past as I knew it was dissolved. I am no longer committed to my own
illusion and now am free. Actually, I was always free from a past that
has infinite subjective versions, just as you are.
So, what now? I am committed to my own “now.” I am writing the
book with which I have teased my soul for decades by writing snippets
on a blog, in articles, short children’s stories, or poetry. I have let my
truths dribble instead of surge out of me, which left me anemic and
looking for fulfillment elsewhere. I am okay with writing and not
knowing whether it will be relevant to any other person. It is relevant
to me, and that is enough. There was a time when George said, “If you
have one flaw, it is that you want to change the world.” My response at
the time was, “Yes, and?” Now I know what he meant, and I no longer
want to change the world. I can’t, anyway. All I can do is change myself
and adjust my own bearings until I am sailing with benevolent winds
on a sea of happiness.
I wanted to change the world because I hurt so badly. Each time I
found a healing salve through meditation, Reiki, or whatever, I wanted
to shout it out so that everyone would be saved from hurt. But it is our
struggle with the constraints of our acquired roles and relationships,
the abrasion of conflict within ourselves and with others, that gives us
the strength and patience to emerge from the enclosure of our little self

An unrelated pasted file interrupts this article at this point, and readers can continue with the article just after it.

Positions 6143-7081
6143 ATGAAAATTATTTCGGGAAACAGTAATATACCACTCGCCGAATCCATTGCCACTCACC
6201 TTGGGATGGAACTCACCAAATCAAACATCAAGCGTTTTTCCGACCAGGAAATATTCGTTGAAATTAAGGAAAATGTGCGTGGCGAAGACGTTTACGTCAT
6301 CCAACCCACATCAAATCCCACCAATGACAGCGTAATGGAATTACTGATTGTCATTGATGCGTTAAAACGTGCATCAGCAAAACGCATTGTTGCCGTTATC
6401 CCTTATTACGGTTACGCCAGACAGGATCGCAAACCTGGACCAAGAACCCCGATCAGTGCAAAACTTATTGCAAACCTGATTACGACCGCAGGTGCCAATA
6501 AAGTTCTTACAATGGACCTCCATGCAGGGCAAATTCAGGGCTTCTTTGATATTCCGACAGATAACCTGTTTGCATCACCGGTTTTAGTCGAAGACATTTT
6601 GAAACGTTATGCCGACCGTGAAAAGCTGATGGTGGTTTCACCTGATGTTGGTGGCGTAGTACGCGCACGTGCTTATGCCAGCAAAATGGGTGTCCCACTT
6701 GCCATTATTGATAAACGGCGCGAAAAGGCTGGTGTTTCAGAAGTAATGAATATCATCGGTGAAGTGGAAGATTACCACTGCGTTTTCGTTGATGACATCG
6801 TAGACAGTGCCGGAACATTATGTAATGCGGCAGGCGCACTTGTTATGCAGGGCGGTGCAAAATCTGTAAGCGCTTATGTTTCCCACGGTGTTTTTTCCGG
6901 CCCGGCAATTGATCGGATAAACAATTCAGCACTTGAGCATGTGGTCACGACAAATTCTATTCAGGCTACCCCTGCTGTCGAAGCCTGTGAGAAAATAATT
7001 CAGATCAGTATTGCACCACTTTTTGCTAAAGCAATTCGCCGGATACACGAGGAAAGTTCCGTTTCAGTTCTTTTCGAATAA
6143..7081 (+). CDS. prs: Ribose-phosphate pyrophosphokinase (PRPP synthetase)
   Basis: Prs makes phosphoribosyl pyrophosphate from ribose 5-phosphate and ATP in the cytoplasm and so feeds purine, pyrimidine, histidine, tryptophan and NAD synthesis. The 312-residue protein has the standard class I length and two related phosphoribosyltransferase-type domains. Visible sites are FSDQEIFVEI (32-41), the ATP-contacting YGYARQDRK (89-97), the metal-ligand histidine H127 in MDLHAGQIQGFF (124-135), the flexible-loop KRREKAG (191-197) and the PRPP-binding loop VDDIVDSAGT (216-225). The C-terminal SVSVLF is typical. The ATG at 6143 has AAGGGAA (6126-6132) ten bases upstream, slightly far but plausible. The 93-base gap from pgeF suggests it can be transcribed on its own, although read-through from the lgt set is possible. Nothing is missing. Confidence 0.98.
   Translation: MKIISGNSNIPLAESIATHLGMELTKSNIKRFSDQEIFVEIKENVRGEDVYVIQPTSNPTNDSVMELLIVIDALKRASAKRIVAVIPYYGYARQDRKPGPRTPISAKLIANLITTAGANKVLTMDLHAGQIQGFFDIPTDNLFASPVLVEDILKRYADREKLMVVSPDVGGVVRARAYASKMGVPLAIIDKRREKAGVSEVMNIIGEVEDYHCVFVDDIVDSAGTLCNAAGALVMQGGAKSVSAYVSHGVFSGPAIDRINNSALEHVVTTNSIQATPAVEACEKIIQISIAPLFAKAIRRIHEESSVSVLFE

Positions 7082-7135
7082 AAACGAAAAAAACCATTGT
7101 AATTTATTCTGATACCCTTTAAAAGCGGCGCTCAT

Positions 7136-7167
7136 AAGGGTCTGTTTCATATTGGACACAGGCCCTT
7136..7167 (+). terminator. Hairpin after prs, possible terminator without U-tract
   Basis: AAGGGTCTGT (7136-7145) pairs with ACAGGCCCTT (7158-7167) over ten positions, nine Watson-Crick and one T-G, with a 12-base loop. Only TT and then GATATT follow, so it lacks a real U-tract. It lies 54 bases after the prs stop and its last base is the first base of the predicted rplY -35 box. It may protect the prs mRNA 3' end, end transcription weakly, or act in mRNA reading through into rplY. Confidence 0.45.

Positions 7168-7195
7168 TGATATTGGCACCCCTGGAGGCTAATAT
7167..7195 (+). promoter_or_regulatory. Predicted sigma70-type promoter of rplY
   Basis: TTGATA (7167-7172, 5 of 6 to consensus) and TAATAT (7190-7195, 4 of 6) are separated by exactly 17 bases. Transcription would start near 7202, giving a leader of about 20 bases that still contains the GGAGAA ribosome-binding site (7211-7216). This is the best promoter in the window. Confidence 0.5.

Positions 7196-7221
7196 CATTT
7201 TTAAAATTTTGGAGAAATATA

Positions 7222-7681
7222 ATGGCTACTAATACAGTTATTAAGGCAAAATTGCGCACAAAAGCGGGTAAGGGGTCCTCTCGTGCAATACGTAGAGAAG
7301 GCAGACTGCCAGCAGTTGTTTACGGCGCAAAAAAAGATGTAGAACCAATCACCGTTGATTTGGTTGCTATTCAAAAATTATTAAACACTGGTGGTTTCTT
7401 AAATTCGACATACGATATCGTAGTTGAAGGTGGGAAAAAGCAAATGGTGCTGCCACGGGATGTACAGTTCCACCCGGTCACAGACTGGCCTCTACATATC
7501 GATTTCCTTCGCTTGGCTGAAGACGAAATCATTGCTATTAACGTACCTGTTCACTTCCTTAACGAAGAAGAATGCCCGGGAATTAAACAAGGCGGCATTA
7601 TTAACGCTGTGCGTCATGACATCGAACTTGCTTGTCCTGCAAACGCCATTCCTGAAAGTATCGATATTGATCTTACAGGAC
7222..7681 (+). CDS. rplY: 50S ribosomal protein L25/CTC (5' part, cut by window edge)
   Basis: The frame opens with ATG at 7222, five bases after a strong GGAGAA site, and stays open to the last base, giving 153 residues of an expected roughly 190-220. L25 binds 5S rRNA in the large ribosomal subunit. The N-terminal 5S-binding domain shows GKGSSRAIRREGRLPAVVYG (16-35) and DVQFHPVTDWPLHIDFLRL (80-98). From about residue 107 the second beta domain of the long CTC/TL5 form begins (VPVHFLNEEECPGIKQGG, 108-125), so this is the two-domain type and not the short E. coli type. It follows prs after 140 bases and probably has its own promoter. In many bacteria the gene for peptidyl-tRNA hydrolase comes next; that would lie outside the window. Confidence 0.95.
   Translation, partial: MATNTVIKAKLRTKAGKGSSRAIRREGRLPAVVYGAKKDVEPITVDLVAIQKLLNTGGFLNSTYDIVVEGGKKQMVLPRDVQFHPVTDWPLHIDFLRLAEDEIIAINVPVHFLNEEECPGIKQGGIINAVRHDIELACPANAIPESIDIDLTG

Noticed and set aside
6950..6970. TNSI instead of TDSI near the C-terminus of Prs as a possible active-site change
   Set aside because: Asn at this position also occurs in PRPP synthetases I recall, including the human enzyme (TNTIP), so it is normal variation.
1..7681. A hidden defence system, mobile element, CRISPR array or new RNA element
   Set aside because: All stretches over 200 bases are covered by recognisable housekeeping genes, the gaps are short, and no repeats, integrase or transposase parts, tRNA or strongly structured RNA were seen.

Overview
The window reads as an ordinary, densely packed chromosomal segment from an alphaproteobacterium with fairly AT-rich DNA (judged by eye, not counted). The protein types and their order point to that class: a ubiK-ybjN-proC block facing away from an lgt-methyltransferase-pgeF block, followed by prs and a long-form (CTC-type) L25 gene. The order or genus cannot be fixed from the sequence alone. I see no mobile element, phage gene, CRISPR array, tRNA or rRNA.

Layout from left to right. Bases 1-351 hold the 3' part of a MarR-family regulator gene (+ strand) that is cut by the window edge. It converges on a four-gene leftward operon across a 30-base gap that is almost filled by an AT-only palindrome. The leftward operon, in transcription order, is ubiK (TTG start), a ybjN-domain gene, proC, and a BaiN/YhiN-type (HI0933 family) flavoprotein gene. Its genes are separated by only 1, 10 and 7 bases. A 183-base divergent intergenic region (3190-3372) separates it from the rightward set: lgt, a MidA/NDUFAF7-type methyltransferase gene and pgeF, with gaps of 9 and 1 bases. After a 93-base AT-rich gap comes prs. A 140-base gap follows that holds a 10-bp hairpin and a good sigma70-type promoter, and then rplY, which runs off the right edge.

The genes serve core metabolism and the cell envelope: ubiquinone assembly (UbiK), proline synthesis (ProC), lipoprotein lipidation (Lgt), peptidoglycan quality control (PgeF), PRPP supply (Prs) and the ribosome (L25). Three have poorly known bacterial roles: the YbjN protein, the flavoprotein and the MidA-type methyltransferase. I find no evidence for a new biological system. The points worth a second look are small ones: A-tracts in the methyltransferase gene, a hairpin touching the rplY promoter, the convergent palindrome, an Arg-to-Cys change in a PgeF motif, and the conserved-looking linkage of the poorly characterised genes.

into the full color and freedom of our larger Self. Just like the butterfly,
we need the process itself to gain our radiance.
Of course, not everyone wants to be saved. Not everyone wants to
ascend. Not everyone questions the meaning of life or desires any kind
of answer. Lots of people are okay just being okay.
All I am doing is polishing my own eyes from the inside so that I see
the gorgeous world in its infinite unfolding of creation, the source of
which is pure Love. This is the love that cradles both dark and light.
We come to our own self-love by peeling, chipping, dissolving or
bludgeoning our way through the layers of untruths that disguise our
No relationship or experience is without merit in contributing to this
quest. However, each relationship and experience can more deeply
encrust our true nature if we remain unconscious. I know. I spent a
lifetime trying to please others in an effort to overcome the inner bleat
of unworthiness. The voice I discovered was not my own, nor a higher
guiding wisdom, but rose from unexamined messages of generations.
This morning I have opened the shutters and opened the doors. The
spring breeze is cool but promises a warming sun. Over the rooftops
and high above, I glimpse the crumbling but majestic monument to
the Muses on Filopappos Hill and know what has brought me here.